Russians should not be ashamed of Joseph Stalin’s terror. Instead, they should be proud of the honorable Soviet history, according to the country’s prosecutors.
In the White Lake north of Russia are the Solovetsky Islands. Here the first concentration camp of the Soviet Union was established in 1923. It was depicted in Alexander Solzhenitsyn’s great work “The Gulag Archipelago”. Conditions on Solovki were unbearable. The inmates were forced to work hard, but received little food. It took little to get punished.
In the summer, one could be chained naked in the woods, as a feast for thousands of mosquitoes. In the winter, prisoners were soaked in water and forced to stand outside in the cold. Solovki is located just 150 kilometers south of the Arctic Circle, and it was often freezing cold. Death came quickly.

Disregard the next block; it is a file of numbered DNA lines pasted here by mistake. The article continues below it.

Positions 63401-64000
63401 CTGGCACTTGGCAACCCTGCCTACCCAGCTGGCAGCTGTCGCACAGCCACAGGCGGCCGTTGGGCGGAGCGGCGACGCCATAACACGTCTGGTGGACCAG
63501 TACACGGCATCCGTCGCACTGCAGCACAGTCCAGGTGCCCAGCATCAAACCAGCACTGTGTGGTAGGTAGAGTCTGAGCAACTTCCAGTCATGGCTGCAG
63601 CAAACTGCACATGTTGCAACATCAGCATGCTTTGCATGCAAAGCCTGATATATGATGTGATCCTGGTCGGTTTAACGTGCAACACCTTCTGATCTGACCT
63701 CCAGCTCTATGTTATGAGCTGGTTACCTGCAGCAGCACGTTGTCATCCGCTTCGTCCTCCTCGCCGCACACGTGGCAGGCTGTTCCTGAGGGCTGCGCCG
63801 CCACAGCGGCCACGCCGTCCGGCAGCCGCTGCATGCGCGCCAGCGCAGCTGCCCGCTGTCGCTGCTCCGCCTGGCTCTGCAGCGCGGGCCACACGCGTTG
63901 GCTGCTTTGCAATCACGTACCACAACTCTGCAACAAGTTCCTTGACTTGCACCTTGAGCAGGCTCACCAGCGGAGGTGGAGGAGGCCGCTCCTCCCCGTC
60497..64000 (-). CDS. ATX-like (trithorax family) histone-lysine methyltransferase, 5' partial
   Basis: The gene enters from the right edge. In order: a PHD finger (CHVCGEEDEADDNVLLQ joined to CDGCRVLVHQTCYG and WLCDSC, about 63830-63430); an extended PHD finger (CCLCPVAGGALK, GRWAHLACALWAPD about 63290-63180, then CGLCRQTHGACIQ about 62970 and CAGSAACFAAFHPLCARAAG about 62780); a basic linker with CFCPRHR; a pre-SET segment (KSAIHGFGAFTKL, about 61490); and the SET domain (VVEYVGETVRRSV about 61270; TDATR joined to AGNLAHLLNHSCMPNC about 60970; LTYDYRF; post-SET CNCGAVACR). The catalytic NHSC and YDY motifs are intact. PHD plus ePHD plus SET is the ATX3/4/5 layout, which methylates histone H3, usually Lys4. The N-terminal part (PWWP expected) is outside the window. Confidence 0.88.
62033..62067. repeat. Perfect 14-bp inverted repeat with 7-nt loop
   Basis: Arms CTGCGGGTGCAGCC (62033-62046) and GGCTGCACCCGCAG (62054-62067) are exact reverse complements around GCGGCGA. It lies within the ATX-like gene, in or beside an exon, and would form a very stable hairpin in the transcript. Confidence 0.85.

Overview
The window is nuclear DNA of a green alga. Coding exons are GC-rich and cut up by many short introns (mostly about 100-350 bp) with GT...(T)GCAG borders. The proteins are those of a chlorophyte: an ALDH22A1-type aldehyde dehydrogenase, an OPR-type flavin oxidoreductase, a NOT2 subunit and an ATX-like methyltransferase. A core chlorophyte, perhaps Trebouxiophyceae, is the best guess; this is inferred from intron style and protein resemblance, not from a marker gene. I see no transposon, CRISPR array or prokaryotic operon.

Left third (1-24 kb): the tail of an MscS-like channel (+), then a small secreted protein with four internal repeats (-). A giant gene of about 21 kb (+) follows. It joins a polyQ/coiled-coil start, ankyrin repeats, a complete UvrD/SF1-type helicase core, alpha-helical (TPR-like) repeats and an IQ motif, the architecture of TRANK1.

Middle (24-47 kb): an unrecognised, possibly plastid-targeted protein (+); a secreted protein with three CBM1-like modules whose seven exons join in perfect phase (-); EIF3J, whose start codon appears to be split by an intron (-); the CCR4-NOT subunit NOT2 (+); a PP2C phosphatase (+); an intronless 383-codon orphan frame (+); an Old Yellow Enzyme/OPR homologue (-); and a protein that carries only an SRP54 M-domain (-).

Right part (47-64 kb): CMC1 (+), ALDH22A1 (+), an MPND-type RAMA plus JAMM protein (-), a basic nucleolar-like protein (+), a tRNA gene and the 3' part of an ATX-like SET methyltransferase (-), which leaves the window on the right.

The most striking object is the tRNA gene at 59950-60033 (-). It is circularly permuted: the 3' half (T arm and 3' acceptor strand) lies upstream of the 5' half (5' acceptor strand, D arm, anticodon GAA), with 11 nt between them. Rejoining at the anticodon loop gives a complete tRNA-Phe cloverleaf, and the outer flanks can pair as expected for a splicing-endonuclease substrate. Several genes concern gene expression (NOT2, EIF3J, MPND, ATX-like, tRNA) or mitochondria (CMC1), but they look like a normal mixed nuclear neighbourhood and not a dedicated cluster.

On October 16, 1937, the commander of the camp was ordered to gather 1116 prisoners and execute them. The job was given to a captain in the secret police NKVD, Mikhail Matvejev. He transported them to Sandarmokh, a small place outside the town of Medvezhegorsk in Karelia. Deep in the forest he killed them. A total of 9,500 people were killed here and laid in mass graves. Then the place and the victims were forgotten.
It was not until 1997 that the historian Yuri Dmitriev managed to find the 263 mass graves. The killings in Karelia were part of the Great Terror. In 1937 and 1938, 1.6 million people were sentenced to long prison terms. At least 680,000 were executed. In the fall of 2016, the organization Memorial published a list of thousands of NKVD employees who participated in the massacres.
Dmitriyev was the leader of the Memorial in Karelia, and shortly afterwards he received anonymous phone calls with threats. They wanted to stop him from publishing such an overview for the region. He had plans for that, but never got that far. The list included a surname that also has a key employee in the Kremlin.
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